I made an almost fatal mistake one time about 6 months after I moved there, when I went for a long hike up a nearby canyon, late in Summer. Coming back down around sunset, I lost the trail and went too far along the creek that formed the small canyon. Doubling back to a familiar place kept me out until well past dark, and the late phase of the moon and cloud cover made it pitch back, so I opted to climb down into the creek bed where I could pick up the trail back to the cabin. Before I could climb back out, I got “the feeling”, and within seconds I heard the lion’s short, sharp call (I described it as a mix between a growl and scream – not at all like the calls dubbed into TV travelogues of the 50’s – 60’s). She was above me up on the creek bank, probably not more than 20 feet from where I stood frozen. I was totally defenseless, armed with only a folding pocket knife, which I pulled out in the hopes it wouldn’t be my last use of it. She called a few more times and all I could think to do was sound more menacing and dangerous than some tasty tidbit – so I yelled and screamed as loud as I could back at her. Apparently she decided I was more trouble than it was worth, and decided to let me live that night, stalking off along the path, her occasional call telling me that she’d finally gone away. It was a long time before I got the courage to climb up and out of there to very cautiously make my way back home.

    Later that year, before the snows got too thick, a wildlife videographer came to the ranch and stopped by asking if I minded him passing through with his pack horses and dogs, as he was tracking the lion to film her for a TV show. He promised to stop back by and loan me any videotape he shot for viewing, which I appreciated. The film was well worth watching, as the best footage of my big cat neighbor showed her gracefully jumping from one rock jutting out from the escarpment they were on to another, attempting to get away from the bothersome dogs. They followed her up to a point where the distance between them was about as far as she could reach with her front paw – which she did after tiring of the incessantly barking hound who’d dared to get too close. Smack! went one lightning quick swipe at the poor dog’s nose and he turned and ran yelping back down the rock path, leaving the rest to continue their taunting. Then she turned and leapt about 20 feet from one ledge to another as if it were no effort at all – a distance far too much for the dogs to continue their chase.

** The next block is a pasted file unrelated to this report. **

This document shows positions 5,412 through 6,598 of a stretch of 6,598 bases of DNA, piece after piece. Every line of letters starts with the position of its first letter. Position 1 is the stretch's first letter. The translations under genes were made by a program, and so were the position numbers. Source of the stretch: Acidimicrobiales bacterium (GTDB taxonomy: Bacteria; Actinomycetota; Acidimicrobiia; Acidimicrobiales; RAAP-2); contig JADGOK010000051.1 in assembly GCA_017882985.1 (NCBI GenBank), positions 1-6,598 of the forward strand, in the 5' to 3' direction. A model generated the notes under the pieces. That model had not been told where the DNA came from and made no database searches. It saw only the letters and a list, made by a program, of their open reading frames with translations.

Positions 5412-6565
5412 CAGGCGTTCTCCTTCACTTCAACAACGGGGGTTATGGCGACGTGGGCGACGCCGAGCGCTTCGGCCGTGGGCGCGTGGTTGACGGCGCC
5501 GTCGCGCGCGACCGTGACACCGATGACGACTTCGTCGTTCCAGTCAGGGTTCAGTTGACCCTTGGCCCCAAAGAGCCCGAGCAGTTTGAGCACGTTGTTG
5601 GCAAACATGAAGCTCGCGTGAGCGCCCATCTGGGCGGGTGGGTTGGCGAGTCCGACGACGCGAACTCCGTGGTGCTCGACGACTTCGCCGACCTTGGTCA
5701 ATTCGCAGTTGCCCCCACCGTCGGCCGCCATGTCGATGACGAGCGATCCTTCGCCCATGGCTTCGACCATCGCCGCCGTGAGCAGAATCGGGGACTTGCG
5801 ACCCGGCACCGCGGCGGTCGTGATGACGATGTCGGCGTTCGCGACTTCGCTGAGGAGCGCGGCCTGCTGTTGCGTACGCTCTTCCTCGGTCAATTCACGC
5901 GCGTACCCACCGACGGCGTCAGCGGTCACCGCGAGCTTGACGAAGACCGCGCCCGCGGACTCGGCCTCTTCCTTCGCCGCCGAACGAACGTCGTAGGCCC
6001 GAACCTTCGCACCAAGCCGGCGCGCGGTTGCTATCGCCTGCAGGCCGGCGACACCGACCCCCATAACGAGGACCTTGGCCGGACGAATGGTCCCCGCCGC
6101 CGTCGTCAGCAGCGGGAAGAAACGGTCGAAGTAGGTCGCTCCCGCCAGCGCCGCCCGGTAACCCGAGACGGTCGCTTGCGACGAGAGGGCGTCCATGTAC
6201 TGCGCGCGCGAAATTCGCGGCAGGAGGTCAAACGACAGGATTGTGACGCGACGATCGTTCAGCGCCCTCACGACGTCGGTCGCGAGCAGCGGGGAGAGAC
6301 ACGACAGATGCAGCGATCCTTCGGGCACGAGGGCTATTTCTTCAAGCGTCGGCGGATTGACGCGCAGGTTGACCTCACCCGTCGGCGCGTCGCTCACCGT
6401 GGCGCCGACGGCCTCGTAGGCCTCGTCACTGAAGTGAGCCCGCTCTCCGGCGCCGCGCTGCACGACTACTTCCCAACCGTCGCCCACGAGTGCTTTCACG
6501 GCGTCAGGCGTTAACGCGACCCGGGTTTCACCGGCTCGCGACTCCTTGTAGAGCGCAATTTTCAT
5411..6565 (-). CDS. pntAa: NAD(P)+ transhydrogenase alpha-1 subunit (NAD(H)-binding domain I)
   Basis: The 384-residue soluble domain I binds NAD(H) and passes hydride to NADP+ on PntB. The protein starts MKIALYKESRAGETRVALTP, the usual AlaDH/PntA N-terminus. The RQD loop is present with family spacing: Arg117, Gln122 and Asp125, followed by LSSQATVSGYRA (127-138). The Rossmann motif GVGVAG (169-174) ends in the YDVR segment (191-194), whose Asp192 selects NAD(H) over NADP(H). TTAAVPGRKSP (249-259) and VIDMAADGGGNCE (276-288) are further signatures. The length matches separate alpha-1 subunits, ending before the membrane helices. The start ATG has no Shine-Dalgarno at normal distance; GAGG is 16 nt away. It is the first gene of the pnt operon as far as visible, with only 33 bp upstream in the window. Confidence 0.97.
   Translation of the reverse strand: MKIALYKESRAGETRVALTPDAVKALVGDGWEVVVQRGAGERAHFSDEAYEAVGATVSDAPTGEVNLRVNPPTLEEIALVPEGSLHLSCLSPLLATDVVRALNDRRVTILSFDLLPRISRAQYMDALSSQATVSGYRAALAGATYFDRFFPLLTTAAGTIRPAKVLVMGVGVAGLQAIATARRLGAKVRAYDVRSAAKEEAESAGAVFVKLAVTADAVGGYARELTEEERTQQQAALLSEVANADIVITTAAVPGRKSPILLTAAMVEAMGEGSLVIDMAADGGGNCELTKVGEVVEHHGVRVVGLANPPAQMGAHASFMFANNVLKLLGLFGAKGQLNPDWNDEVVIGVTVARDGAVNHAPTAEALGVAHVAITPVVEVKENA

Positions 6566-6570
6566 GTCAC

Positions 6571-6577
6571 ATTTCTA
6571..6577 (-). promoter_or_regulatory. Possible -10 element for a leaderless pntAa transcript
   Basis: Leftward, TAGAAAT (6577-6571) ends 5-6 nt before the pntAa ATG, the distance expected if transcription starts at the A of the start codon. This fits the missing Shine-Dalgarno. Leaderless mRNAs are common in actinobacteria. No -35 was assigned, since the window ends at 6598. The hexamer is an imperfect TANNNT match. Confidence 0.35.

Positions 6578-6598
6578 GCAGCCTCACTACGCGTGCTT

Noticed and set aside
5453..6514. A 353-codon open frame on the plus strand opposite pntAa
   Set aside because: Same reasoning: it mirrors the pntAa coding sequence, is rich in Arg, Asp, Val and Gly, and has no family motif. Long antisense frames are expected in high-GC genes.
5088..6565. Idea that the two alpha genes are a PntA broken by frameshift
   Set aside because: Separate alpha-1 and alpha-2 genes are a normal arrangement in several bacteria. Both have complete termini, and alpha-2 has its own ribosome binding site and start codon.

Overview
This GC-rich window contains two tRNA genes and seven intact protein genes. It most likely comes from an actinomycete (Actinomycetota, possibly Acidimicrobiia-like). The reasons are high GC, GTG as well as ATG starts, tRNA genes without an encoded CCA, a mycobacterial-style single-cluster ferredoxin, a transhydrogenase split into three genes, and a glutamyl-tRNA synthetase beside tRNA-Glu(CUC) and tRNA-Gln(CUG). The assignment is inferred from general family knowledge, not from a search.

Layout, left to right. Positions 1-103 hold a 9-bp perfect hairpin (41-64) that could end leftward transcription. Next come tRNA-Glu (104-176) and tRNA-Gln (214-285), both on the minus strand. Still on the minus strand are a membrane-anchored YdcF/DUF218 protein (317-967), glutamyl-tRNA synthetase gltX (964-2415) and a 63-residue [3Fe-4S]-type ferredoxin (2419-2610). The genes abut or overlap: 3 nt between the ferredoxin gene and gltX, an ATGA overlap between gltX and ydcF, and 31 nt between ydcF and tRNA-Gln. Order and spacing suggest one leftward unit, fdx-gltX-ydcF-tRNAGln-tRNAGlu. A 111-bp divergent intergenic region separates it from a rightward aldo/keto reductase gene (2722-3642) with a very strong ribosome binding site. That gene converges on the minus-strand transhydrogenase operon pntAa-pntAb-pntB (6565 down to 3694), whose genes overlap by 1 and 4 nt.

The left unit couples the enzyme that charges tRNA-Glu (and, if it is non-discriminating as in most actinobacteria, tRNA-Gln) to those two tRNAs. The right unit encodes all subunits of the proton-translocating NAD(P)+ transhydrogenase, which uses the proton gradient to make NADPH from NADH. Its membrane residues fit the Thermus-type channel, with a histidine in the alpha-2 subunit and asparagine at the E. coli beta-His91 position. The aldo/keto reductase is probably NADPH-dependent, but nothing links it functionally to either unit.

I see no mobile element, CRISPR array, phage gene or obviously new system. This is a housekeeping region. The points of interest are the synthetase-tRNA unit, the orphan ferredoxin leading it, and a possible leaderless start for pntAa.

I’d acquired a .22 that year, just in case I had to use it, and was glad, as a friend and her young son had moved up there with me by then. About a year later the cat began gradually coming closer and closer to the cabin where we lived. My thought was that if she decided a smaller version of the two-leggeds might be an easy catch, she’d probably try it. Over a period of weeks I heard (and saw) her coming closer and closer, to the point where she was within a few dozen yards of our makeshift outhouse, where we might visit at night if necessary. I was torn between my Cherokee grandmother’s blood in me and respect for all animals and basic survival instincts, but decided this beautiful, majestic lady was coming a little too close. One day I took careful aim and put just one shot at the rock wall directly over her head, sending shards scattering all around her. That was all the warning she needed and we never saw her anywhere near the cabin again, though we would still hear her calling once in a while – way off in the distance.

    While I’d never kill one unless absolutely necessary, I agree with the actions of the man in the story above – that cat was getting just a little too close for comfort, and could’ve just as easily taken down a slow-moving elder as one of the house cats it had killed (probably seeing them as a territorial threat to its meager hunting ground). As far out in the wilderness as Westfir is, I’d carry any time I went outside. There are many more wild things than just big cats out there. I still live in Northern Arizona and although I’ve never seen or heard any of the lighter-colored cats around here, I did catch a black one in my headlights as it leaped across a two-lane road in one bound back in 2001, beautiful but disconcerting at the same time.


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This article is filed under the category(s) Firearms,Guns and was published October 12th, 2017 by Herschel Smith.